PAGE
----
Thanks for sharing!
I have no idea what you mean about the thief not being able to get away clean. Isn't one of the choices that the thief isn't detected in the process? One of my players used this as the very first roll in our game. He nailed it with a 10+ and I think he was able to pick 3 options, one of which was the "no one detects you doing it" option.
The big battle in our game was an absolute blast. It consisted of three PCs, one NPC, and 5 or 6 goblins. I didn't find that there was any trouble coordinating things at all. There were usually one or two enemies attacking an individual target, but I would have gone to the rules for mob/group damage if there were any more than that and would have used some of the usual ways of making things clearer, such as using dice to indicate everyone's position, making some of the individual monsters appear distinct by giving them special equipment or characteristics, and the like.
As a worst case scenario you could probably treat each side as their own unit and handle the battle that way, though I would have probably just kept track on paper and described some nasty group attacks, such as one of the NPCs smashing a frog dude in the gut, causing it to double over as the wind was knocked out of it, giving the PC a chance to come in for the kill.
I found the moves during battle to be my easiest moves (as GM) to make. Generally the players were eager to make moves, so I got to just jump in when they failed a roll with a hard move, or on a successful roll they would narrate their move and I would provide a follow-up or say "what is so-and-so doing while this happens?" I found combat to be an absolute pleasure and seemed to run itself.
I wouldn't worry too much about your PC that's rocking the plate armor. My wife's paladin is doing the same thing. I figure that there will be plenty of chances in the future for big bad monsters to kick her ass. I might propose that you inflict other trouble on that PC when they fail a roll, using a move like "take away their stuff". A player without a weapon is going to have to scrounge and improvise and get involved and won't be thinking they're invincible since they'll be focusing on the trouble at hand.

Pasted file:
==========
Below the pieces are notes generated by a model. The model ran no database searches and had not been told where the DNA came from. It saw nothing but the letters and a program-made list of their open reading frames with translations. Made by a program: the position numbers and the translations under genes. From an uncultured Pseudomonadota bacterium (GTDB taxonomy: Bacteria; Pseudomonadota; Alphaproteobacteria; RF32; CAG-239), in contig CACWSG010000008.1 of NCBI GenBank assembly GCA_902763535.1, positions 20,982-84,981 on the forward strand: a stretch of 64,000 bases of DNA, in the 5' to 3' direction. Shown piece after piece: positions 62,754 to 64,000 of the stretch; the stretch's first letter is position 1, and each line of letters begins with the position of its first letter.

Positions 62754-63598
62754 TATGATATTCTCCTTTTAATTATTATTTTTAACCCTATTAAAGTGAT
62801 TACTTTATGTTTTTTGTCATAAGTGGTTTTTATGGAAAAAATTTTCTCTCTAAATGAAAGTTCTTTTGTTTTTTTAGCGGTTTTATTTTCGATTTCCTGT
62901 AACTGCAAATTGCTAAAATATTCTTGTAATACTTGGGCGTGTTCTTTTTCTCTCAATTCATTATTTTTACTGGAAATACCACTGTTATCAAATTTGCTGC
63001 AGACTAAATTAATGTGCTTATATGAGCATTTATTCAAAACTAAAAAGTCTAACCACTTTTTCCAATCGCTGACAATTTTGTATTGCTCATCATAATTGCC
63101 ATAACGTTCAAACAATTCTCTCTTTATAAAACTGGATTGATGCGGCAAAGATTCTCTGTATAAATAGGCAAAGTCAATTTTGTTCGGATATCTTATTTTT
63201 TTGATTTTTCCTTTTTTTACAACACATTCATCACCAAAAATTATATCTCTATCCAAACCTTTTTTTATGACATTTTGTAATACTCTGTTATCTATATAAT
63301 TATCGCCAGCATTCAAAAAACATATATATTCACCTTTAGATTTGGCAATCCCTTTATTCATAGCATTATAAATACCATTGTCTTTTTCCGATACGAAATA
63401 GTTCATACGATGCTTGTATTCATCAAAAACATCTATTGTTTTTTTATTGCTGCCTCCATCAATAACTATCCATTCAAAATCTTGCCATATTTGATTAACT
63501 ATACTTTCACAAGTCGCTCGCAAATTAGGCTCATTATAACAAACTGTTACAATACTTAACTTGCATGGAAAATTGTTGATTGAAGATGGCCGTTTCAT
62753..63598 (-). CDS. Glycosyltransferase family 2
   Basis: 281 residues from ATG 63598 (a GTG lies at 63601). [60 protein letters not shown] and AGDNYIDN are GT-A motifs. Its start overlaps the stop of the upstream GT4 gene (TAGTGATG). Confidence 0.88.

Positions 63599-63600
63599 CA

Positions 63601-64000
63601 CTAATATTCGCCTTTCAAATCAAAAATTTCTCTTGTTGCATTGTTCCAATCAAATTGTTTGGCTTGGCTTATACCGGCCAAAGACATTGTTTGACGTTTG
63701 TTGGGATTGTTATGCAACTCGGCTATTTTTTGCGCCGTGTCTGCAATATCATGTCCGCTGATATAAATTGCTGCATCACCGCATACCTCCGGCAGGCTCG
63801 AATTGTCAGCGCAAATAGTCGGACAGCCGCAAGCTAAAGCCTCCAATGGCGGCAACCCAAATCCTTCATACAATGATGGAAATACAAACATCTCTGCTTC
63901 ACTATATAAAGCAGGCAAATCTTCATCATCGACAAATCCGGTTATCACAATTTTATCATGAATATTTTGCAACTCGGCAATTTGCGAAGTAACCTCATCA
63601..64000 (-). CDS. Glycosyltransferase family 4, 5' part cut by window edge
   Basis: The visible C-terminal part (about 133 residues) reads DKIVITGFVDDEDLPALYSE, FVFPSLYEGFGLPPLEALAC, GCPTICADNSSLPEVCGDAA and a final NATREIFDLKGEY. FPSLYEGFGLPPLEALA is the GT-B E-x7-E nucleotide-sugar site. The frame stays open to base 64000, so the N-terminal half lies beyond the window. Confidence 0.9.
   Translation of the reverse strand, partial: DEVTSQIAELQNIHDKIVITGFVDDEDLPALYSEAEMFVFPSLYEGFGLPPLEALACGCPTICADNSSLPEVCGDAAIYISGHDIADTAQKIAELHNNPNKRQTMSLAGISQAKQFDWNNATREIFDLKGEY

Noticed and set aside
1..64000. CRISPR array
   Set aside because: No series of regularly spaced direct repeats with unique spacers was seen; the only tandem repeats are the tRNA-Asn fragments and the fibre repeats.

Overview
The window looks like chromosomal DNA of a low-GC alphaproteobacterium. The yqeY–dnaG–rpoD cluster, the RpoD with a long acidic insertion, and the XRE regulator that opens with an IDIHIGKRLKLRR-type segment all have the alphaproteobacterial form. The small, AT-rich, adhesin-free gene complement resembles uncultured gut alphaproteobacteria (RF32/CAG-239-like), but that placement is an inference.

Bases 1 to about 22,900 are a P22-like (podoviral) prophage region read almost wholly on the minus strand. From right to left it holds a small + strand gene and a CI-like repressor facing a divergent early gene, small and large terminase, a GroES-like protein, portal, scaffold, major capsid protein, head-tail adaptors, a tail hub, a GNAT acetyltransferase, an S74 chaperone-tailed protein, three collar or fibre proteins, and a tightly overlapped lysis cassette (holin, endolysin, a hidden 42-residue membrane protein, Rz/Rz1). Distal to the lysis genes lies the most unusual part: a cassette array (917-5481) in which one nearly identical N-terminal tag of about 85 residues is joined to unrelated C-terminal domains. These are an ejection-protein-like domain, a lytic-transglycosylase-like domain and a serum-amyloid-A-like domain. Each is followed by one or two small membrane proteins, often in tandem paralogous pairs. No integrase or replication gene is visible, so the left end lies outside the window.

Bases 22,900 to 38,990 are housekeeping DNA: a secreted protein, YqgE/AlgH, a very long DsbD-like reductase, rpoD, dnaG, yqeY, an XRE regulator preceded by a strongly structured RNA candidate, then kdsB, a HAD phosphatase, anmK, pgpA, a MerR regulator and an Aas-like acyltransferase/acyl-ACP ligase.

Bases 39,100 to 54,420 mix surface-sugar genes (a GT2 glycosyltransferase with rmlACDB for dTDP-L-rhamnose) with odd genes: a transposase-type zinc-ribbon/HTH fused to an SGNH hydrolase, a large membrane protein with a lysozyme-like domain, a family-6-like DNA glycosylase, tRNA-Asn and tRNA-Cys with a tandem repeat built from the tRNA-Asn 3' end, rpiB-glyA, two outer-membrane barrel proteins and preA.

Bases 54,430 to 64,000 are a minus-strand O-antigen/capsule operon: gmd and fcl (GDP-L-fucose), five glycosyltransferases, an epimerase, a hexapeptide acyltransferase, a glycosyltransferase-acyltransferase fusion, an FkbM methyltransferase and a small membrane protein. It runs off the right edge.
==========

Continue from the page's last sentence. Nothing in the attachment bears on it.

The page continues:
As an aside to that, my wife failed her Perilous Journey roll and decided to get separated from the party. She wanted to climb a tree in plate armor, so when she had a partial success I described how she got all banged up falling out of the tree with her armor being all dinged and damaged. I'm going to press that in the next session.
I would suggest you don't worry too much about the plate armor and lack of damage because, in my mind, this isn't D&D. It's not all about HP and damage. There are plenty of things that can happen to that character, such as starvation, getting lost, falling, personal trouble, false accusations, magical attacks, loss of equipment, poison, hirelings turning on them, and the like. Poke 'em where they're tender :)
I would "directly provide challenge" like you mentioned. Give them trouble, badness, and challenge. I feel that DW is very strong in that regard because I feel like the AW/DW rules give me explicit permission and lots of techniques for creating drama, challenge, and difficulty. Player moves and rolls naturally set you up to throw difficulty and drama at the players. Look out for those failed player rolls and put their NPC friends, their security, and their chance of completing their mission directly in the crosshairs.
I feel bad for your poor frog people!